## Sheenu-Looking Outwards-02

An interesting generated art piece I found was a very grotesque grotto made by artists Benjamin Dillenburger and Michael Hansmeyer. The grotto was constructed through 3D printed sandstone and two 156 gigabyte computational algorithms that took two years to develop. Construction and assembly of the grotto itself took a month and two days. It was commissioned by the Centre Pompidou in Paris for a 2017 exhibition on 3D printed art. What I like about the grotto is the natural and organic design it has. It never ceases to amaze me on how a computer can make something so beautiful. Buildings in general tend to look man-made, no matter how natural and organic it tries to look. This is probably due to the fact that people can make small mistakes in the design and cannot make extremely complicated and organic designs. With computers, the grotto was perfectly constructed and also perfectly complex in order to create a perfectly organic-looking structure. According to the artist, the grotto was made not for function, but rather spurring imagination and amazement for computer art.

http://www.archdaily.com/868540/this-mysterious-3d-printed-grotto-challenges-boundaries-of-computational-geometry-and-human-perception

A 3D printed grotto generated with an algorithm

## dayoungl – Project02

``````//Sharon Lee
//Section E
//dayoungl@andrew.cmu.edu
//Project-02
var eyeDepth = 100;
var eyeLevel = 175;
var faceWidth = 250;
var faceHeight = 330;
var earWidth = 20;
var earLength = 120;

function setup() {
createCanvas(400, 600);
angleMode(DEGREES);
}
//create a face of a Moai sculpture
function draw() {
background(170,195,227);
//ears
fill(121,117,130);
noStroke();
rect(60,eyeLevel+20,earWidth,earLength);
rect(320,eyeLevel+20,earWidth,earLength);
//face shape
fill(74,72,77);
noStroke();
rect(75,75, faceWidth,faceHeight);
arc(width/2,75,faceWidth,60,180,0);
arc(width/2,400,faceWidth,80,0,180);
//eyehole
fill(32,31,39);
arc(width/2,eyeLevel,faceWidth,eyeDepth,180,0);
//nose
fill(121,117,130);
arc(width/2,eyeLevel,60,45,180,0);
var noseTip = 300;
var noseWidth = 80;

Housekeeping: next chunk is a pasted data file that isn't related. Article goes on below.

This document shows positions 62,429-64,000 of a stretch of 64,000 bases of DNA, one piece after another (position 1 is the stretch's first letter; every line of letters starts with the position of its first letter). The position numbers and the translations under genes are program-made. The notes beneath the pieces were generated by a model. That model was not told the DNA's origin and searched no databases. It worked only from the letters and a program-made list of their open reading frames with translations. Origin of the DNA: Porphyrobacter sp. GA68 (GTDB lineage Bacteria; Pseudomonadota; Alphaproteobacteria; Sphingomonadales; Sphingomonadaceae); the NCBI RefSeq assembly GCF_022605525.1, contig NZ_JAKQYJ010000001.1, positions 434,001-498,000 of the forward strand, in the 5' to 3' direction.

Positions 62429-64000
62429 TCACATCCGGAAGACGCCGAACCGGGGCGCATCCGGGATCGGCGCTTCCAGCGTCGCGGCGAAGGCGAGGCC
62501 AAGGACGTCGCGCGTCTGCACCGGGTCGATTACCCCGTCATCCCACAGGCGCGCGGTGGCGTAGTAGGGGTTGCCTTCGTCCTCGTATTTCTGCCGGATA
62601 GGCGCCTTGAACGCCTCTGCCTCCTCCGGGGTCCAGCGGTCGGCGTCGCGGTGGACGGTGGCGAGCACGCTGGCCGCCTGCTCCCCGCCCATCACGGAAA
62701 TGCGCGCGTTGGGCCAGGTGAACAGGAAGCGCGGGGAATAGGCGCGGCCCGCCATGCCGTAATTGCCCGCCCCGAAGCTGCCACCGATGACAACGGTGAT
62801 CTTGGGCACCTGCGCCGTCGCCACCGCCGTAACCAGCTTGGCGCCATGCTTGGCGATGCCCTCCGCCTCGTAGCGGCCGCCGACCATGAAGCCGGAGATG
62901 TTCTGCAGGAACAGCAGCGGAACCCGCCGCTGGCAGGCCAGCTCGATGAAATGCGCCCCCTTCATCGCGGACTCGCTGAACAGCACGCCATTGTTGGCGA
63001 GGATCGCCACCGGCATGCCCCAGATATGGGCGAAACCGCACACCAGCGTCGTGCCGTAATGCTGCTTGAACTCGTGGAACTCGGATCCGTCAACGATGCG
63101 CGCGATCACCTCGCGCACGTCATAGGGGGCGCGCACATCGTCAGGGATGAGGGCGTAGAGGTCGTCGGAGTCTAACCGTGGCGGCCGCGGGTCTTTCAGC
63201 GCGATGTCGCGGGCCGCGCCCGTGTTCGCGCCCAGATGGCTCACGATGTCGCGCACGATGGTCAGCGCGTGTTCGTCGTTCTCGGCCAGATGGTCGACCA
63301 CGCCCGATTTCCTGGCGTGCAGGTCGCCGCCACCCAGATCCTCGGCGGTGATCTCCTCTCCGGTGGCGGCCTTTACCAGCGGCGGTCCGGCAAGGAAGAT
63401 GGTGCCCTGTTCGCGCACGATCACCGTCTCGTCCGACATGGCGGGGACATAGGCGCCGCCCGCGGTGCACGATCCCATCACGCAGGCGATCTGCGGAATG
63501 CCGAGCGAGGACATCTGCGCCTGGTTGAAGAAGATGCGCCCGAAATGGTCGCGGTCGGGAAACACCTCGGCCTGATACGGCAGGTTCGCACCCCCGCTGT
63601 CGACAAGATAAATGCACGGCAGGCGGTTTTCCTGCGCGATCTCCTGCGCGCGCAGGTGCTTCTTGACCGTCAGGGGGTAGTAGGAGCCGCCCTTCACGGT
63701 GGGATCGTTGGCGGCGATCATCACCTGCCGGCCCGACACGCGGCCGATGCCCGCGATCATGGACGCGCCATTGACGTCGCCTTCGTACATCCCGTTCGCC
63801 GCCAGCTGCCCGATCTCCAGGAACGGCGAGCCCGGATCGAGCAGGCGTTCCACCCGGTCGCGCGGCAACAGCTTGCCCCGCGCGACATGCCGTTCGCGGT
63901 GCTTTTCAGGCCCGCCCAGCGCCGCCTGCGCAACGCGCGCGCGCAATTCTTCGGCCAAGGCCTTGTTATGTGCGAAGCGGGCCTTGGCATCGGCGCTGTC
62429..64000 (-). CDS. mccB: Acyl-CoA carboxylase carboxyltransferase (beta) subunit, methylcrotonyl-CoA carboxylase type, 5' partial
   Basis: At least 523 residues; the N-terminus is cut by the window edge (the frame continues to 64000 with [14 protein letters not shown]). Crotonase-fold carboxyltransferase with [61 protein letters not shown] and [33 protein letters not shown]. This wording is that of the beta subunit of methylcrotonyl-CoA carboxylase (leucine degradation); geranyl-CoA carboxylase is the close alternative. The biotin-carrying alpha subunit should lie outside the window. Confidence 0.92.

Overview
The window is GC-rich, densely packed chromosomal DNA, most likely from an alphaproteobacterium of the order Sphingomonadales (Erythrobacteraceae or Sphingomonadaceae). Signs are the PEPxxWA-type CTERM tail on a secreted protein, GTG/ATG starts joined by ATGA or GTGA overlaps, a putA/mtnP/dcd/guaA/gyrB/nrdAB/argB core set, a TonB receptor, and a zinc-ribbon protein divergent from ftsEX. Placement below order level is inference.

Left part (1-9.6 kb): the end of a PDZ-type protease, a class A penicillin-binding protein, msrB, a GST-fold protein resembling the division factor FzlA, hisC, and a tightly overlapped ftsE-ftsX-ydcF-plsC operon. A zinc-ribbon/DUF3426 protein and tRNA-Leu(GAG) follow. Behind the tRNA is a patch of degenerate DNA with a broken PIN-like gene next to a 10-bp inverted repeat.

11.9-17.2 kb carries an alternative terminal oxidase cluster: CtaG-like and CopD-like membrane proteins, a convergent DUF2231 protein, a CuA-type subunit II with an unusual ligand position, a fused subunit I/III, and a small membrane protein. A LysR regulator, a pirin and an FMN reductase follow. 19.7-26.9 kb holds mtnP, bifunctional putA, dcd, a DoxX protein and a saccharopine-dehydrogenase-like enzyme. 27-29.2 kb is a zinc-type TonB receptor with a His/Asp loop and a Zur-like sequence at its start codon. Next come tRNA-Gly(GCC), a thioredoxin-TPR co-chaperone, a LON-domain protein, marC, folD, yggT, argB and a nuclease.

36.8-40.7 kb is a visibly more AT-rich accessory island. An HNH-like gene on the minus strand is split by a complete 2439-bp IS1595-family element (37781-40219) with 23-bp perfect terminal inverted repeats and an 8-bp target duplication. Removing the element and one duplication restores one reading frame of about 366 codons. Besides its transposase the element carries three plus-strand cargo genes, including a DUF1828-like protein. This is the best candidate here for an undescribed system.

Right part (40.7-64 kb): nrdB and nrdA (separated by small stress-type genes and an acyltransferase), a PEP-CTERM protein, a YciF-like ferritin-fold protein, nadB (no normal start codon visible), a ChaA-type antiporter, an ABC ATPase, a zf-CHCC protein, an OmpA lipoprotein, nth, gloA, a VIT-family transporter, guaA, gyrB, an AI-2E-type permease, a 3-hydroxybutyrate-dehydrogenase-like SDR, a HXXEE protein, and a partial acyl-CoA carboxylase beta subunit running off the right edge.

fill(59,57,62);
noStroke();
arc(width/2,noseTip,noseWidth,noseWidth-45,0,180);
}

function mousePressed() {
earLength = random(100,150);
eyeLevel = random(150,185);
eyeDepth = random(70,140);

}``````

Moai Fam

## svitoora – 02 Variable Face

``````//
// Supawat Vitoorapakorn
// Svitoora@andrew.cmu.edu
// Section E
//
// Variable Portrait
// This code is a spin-off of the variable face example on:
// https://courses.ideate.cmu.edu/15-104/f2017/week-2-due-sep-8/

// Global Setup
// Global
var width = 480;
var height = 640;
var BLACK = "#5c5e60";
var BG = "#ebe7e0"
var SKIN = "#fffbf3"

// Simple beginning template for variable face.
var eyeSize_cur = 20;
var faceWidth_cur = 125;
var faceHeight_cur = 150;
var hat_height = -faceHeight_cur + .825 * height;
var hat_width = faceWidth_cur * 1.25;
var eye_blacksize = .75;
var hat_max_cur = height * .20;
var face_top = (height * .5) - faceHeight_cur
var mustache_y_cur = (height / 2) + eyeSize_cur * 1.5
var mustache_low_cur = mustache_y_cur + 10
var mustache_width_cur = faceWidth_cur / 4;
var mustache = false

// Declaring Variable to be assigned in setup
var eyeSize_next;
var hat_max_next;
var faceWidth_next;
var faceHeight_next;
var mustache_width_next;
var mustache_low_next;
var mustache_width_next;
var mustache_ratio;
var click = 0;

function setup() {
createCanvas(480, 640);
// Specified next iteration to avoid random in global
eyeSize_next = random(10, 30);
faceWidth_next = random(75, 200);
faceHeight_next = random(100, 200);